Published: 17:12, 20 February 2020
| Updated: 17:50, 20 February 2020
A crowd of ghoulish protesters descended on the entrance to a former Thanet farm to oppose a potential housing development.
Scores of people armed with grey make-up, masks and branches, arrived outside Westwood Lodge, which borders Ramsgate Road and Poorhole Lane at Westwood.
The demonstration, organised by local campaign group Thanet Trees, is calling for a stop to tree clearance on the land until a new ecology survey can be carried out on the wildlife.
Amelia Gregory, a spokeswoman for the group, said the idea behind the zombie theme was to remind people of the potential of an 'environmental apocalypse'.
The group has criticised the felling of trees when Thanet District Council has pledged to combat environmental issues in the past year.
She said: "Even though they have declared a climate emergency, they don't seem to have a coherent plan to put that into place.
"We’re continuing to lose trees."
She added: "We think there's huge amounts of empty properties in Thanet.
"There needs to be a huge push to renovate empty property and not decimate our countryside and woodlands.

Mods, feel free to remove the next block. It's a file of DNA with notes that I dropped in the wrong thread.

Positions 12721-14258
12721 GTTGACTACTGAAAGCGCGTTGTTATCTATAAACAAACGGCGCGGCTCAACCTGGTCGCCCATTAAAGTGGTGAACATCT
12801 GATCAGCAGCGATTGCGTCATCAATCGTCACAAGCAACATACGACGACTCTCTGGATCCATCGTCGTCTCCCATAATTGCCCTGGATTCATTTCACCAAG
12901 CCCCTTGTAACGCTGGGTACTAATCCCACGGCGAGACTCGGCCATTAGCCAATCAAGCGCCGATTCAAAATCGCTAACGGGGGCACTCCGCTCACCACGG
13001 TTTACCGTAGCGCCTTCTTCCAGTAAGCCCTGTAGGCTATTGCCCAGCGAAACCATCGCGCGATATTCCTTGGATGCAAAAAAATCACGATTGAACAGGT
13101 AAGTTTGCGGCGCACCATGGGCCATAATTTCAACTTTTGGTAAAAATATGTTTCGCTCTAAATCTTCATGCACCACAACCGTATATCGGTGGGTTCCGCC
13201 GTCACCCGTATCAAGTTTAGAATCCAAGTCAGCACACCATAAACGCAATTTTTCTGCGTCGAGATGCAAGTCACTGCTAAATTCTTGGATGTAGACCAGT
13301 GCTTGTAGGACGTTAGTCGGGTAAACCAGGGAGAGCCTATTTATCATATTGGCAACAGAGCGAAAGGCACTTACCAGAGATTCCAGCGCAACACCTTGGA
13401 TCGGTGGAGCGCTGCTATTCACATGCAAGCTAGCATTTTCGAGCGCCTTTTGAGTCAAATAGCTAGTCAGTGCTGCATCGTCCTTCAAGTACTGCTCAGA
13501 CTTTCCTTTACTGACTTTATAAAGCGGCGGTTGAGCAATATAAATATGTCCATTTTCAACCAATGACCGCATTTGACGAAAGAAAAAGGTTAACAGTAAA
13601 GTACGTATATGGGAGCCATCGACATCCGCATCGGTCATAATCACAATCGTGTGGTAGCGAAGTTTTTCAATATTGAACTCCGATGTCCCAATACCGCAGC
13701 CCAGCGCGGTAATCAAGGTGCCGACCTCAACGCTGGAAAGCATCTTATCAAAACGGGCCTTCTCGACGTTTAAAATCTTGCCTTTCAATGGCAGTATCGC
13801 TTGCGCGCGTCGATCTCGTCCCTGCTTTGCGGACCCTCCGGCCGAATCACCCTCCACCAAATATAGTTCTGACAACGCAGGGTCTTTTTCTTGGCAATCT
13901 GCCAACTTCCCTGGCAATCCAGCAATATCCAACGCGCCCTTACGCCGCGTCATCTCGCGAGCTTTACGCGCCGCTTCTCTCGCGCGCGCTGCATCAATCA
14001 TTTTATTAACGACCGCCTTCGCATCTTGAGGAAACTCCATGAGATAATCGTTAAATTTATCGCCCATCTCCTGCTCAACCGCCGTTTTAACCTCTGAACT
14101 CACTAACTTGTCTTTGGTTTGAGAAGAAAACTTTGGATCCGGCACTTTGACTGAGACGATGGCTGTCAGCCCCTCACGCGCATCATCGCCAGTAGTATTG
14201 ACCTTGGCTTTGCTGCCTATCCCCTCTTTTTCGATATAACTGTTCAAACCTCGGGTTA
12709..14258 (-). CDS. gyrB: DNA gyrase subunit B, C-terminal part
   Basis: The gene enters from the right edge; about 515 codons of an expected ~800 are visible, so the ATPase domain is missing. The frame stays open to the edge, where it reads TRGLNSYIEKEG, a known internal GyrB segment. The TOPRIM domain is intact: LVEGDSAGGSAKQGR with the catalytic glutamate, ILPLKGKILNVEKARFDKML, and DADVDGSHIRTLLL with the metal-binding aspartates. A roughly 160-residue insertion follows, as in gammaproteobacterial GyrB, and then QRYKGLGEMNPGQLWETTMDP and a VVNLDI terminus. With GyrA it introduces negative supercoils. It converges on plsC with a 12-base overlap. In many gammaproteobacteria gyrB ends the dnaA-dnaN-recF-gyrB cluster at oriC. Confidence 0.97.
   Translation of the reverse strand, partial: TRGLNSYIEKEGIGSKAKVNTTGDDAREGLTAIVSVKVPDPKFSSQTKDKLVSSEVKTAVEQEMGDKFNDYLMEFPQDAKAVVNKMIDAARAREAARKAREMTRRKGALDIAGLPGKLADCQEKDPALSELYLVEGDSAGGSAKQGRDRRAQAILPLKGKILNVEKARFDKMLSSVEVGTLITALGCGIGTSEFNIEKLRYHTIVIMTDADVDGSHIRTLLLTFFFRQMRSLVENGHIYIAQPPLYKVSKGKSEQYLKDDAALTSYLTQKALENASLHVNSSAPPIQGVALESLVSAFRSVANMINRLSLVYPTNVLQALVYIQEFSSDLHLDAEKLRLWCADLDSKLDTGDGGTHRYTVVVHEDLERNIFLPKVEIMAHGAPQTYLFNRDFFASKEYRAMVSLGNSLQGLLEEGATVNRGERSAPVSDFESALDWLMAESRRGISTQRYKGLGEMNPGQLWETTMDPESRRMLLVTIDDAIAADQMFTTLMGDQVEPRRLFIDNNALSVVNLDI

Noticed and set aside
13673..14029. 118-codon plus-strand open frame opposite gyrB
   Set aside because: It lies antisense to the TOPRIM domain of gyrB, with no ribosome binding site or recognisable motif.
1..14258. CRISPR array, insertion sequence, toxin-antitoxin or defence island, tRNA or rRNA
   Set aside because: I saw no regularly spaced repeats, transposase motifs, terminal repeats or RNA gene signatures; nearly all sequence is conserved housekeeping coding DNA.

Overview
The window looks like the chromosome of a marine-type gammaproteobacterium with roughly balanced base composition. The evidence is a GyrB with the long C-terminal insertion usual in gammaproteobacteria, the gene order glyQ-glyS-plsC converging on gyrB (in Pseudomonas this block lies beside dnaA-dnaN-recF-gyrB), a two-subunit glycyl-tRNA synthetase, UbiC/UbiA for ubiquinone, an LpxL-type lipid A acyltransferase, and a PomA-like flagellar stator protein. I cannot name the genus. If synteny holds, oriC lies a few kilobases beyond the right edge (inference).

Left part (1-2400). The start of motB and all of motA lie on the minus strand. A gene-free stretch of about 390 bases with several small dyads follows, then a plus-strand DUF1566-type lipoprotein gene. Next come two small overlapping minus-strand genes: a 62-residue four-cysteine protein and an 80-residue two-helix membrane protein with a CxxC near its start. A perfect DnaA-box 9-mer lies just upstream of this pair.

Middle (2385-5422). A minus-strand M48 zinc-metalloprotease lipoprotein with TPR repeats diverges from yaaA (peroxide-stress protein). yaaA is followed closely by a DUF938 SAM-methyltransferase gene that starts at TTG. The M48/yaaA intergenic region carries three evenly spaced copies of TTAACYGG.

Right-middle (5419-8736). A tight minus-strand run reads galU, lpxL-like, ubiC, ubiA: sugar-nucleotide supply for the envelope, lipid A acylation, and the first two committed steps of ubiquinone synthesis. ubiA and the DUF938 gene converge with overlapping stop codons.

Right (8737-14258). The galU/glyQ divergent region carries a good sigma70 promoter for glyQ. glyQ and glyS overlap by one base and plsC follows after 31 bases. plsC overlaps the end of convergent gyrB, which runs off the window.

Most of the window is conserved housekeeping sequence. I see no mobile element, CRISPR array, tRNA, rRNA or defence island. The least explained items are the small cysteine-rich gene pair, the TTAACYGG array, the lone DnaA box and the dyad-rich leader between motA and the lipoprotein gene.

"We want to hold Thanet District Council responsible for declaring a climate emergency and then continuing to do nothing about it."
The protest, dubbed a Plague on Westwood Village, was sparked by the start of tree clearance work on the site.
Another reason for the zombie theme was because it has been claimed the site was a former Black Death medieval burial pit, which the group believes needs further investigation.
The proposed housing development on the site could bring 153 properties to the area.
The original outline planning application for housing was refused by Thanet Distrcit Council in 2015 but granted on appeal in 2017 following the Planning Inspectorate's observation that the local authority had failed to detail a five-year housing supply plan.
Now the applicant, Place for People Homes Ltd, has just submitted a new 'reserved matters' application to the council covering site access, landscaping, appearance and layout.
The wildlife threatened, says the group, includes birds, bats, slow worms, and reptiles as well as potentially badgers and hedgehogs.
But the scheme does protect many trees and others will be planted as well as a woodland trail created.
The grade II-listed Westwood Lodge, built in 1864, and the 17th century cottage and the gates will be preserved on site as part of the scheme.
More by this authorOliver Kemp